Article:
It has been found that if flame cup walls 80 are eliminated, the desired objectives of maintaining tube 13 safe to the touch and preventing excessive temperatures in blower impeller 30 are achieved. Tube 13 remains cool because the flame tends to burn more parallel to burner axis 31. Impeller temperatures are within reasonable limits because of the existence of plate 77. However, the elimination of the flame cup walls effectively destroys the existence of the air bottle and causes the air bottle to shrink to a conical configuration ending approximately 1 inch below the lower end of mixing chamber 61. The result is that combustion efficiency in the heater is reduced from 100 percent to about 50 percent without change in the rate of fuel introduction to the burner assembly. The flame cup walls are one inch high in the presently preferred heater.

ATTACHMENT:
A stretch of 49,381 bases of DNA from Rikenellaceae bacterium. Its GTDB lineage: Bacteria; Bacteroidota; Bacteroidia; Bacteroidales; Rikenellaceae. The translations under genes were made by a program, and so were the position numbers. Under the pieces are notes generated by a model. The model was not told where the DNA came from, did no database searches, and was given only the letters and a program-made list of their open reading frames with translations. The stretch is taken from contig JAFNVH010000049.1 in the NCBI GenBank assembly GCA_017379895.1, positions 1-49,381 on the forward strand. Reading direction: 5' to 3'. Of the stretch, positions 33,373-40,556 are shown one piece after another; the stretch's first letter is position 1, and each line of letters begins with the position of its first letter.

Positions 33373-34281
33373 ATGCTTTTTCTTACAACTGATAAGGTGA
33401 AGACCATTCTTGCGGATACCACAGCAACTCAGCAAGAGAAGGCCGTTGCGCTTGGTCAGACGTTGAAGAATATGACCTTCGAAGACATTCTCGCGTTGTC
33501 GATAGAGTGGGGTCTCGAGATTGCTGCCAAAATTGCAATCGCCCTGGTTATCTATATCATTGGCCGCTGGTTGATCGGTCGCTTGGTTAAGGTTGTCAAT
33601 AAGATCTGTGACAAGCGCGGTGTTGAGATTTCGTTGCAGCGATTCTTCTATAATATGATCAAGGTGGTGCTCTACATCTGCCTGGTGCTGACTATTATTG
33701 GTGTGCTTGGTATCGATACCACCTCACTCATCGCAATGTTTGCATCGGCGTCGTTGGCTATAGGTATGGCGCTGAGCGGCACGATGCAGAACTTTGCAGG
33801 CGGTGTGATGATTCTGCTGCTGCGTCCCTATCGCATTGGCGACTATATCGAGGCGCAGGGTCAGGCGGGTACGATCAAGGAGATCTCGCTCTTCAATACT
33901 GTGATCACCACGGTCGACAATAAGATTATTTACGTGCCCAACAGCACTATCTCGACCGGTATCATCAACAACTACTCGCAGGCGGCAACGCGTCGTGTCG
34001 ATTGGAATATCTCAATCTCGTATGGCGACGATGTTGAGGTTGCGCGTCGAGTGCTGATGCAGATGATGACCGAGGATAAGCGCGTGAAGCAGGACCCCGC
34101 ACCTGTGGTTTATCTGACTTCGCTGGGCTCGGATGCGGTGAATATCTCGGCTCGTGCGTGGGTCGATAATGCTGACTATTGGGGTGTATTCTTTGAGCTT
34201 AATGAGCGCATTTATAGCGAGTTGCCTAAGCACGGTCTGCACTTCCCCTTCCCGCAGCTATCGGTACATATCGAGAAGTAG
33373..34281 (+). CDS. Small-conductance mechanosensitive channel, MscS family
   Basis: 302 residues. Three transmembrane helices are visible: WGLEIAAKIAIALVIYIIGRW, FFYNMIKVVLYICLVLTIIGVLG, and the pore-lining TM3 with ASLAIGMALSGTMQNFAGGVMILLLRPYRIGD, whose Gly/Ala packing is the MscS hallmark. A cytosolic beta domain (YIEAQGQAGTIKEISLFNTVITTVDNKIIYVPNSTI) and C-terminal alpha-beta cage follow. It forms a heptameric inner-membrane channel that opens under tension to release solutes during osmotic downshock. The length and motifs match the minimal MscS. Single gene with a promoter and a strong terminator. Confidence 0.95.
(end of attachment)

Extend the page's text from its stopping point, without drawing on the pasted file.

The igniter 20 which is used in the presently preferred heater according to this invention is a commercially available gas lantern igniter manufactured and marketed widely by Coughlin Company for use in Coleman lanterns. The igniter is mounted in a door 82 (FIGS. 1, 2 and 5) which closes an opening in burner support tube 13 adjacent the lower end of mixer and nozzle assembly 40. The door is removably secured to the burner support tube by a plurality of sheet metal screws 83 (see FIG. 5). The igniter includes an actuator shaft 84 which is slidably and rotatably supported in a mounting assembly 85 which cooperates with the inner and outer surfaces of the door. A knob 86 is connected to the outer end of the actuator shaft. A bias spring 87 is engaged between the inner end of knob 86 and the outer part of mounting assembly 85 to urge the actuator shaft outwardly of the burner support tube while yet affording axial and rotational movement of the shaft when desired. A sparker wheel 88 is connected to the inner end of shaft 84 inside tube 13 in association with a flint carrier sleeve 89 which contains a spring which urges a flint 90 (FIG. 1) into engagement with the periphery of the striker wheel. Igniter mounting assembly 85 cooperates with a boss 91 (FIG. 2) which is so formed in door 82 that the axis of the igniter actuator shaft is skewed to burner axis 31.